Last Friday, I had a reading of Leaf at Sunworks in Red Deer.
I wasn’t filled with as much trepidation as usual because I knew there would be at least a couple of people in the audience and as long as there was someone to chat with, I would be fine.
It turned out better than fine.
As promised, our photographer friend, Susan H. Smith, who has taken a our family photos every year since Gabriel was born, arrived with a few of her book club friends,
– oh, most wonderful of surprises –
some people came who I didn’t even know!
Two lovely women brought their six lovely children, a mixture of siblings, cousins and friends who took up the entire front row. I was delighted to see them and had a grand time chatting with the kids for a few minutes as we waited for the 7:00 start.
I learned that one of the girls wrote stories, a boy painted pictures, another boy played the guitar and another girl in the group wrote songs.
I was instantly curious.
What comes first, the words or the music?
They kind of come together.
How do you get your ideas?
They just kind of come in,
– she raised her hands above her head as if invoking the gods and then lowered them down to her heart –
and I have to write them down very fast so I don’t lose them.
Do you sing your songs?
Would you be willing to sing one of your songs for us tonight?
The slightest of hesitations.
And she did.
When I was finished blathering about my writing process and reading Leaf, I asked her if she was ready to sing and she stepped to the front of the room like it was the most natural thing in the world.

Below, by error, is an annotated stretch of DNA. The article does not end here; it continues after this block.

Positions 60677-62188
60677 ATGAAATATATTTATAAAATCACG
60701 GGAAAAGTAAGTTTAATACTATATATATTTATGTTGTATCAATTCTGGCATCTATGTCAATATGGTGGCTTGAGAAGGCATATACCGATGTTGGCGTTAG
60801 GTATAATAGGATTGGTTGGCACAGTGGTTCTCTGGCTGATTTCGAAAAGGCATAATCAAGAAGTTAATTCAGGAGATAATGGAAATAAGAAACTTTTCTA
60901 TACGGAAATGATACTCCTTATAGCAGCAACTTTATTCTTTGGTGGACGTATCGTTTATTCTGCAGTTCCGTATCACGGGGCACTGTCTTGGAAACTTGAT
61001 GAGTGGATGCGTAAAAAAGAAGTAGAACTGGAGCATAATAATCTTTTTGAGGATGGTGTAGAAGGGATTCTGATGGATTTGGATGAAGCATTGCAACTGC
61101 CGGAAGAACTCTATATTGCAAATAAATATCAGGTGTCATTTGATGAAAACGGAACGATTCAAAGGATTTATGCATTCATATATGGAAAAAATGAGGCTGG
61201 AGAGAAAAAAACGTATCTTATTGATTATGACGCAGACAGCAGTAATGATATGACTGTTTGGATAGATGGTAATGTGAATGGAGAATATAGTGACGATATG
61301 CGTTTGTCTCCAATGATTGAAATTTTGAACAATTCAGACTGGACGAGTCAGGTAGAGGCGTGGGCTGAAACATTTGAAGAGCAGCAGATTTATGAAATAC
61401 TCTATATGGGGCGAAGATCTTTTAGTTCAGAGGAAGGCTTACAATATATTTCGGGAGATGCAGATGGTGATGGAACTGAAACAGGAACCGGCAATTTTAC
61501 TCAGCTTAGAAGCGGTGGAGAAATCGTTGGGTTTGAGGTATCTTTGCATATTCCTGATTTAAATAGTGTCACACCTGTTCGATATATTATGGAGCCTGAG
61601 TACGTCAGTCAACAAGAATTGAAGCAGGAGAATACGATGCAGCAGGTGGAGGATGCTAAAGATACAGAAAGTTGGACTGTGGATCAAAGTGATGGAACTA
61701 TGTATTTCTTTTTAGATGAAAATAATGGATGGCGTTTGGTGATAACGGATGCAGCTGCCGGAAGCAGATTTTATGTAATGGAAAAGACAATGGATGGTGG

Which song are you going to sing?
I haven’t decided yet.
So, we sat quietly for a moment as she thought about it and then she smiled,
Oh, I know.
How did you get the idea for this song?
Me and my friend were on the playground and the wind was blowing through my hair and I felt like I was flying so I wrote this song. It’s called ‘Flying.’
and then she looked at her friend and said,
Remember this one? You could sing it with me.
And she gestured for her friend to join her at the front of the room. And her friend stepped forward – without awkwardness or apology – and even though she couldn’t remember all the words, she followed her friend’s lead and the two of them sang.
I don’t know what was more beautiful,
the simple, lovely song,
or these two eleven year old girls
singing it with such honesty and grace.
It brought tears to my eyes.
I read once that the key to re-connecting with passion and joy in our adult lives is hidden in the memories of what we loved to do when we were ten or eleven years old. That particular age is important because it’s when we are our most powerful. We are still able to live in the moment and allow ourselves pleasure without self-censure or inhibition.
That was never more evident to me than in that moment listening to those two beautiful, young girls sing their song.
Why, oh why must we lose that power and grace?
On the drive home, I pondered my own life as an eleven year old. My greatest joys all those years ago were:
reading books, especially stories about families,
making up my own stories,
surprising loved ones with handmade cards,
and creating cozy homes wherever I could find a likely place:
in a little hollow between two lilac bushes
in an old granary
beneath the boughs of a stand of spruce trees
and, best of all, in the kitchen of the old farmhouse we used to live in.
And I was pleasantly surprised to discover that, although I’ve often gotten lost along the way, I still
read books (especially books about families and relationships)
I am writing (and now sharing) my stories,
I’ve created a home – a sanctuary – for my family and I’m dreaming of ways that I can extend that, by creating sanctuary for other people who may need a little breathing space in their hectic lives.
It was the very best of evenings. I got to share my passions with a receptive audience and, in the process, was sprinkled with a little bit of magic myself.
Uplift. Inspire. Delight.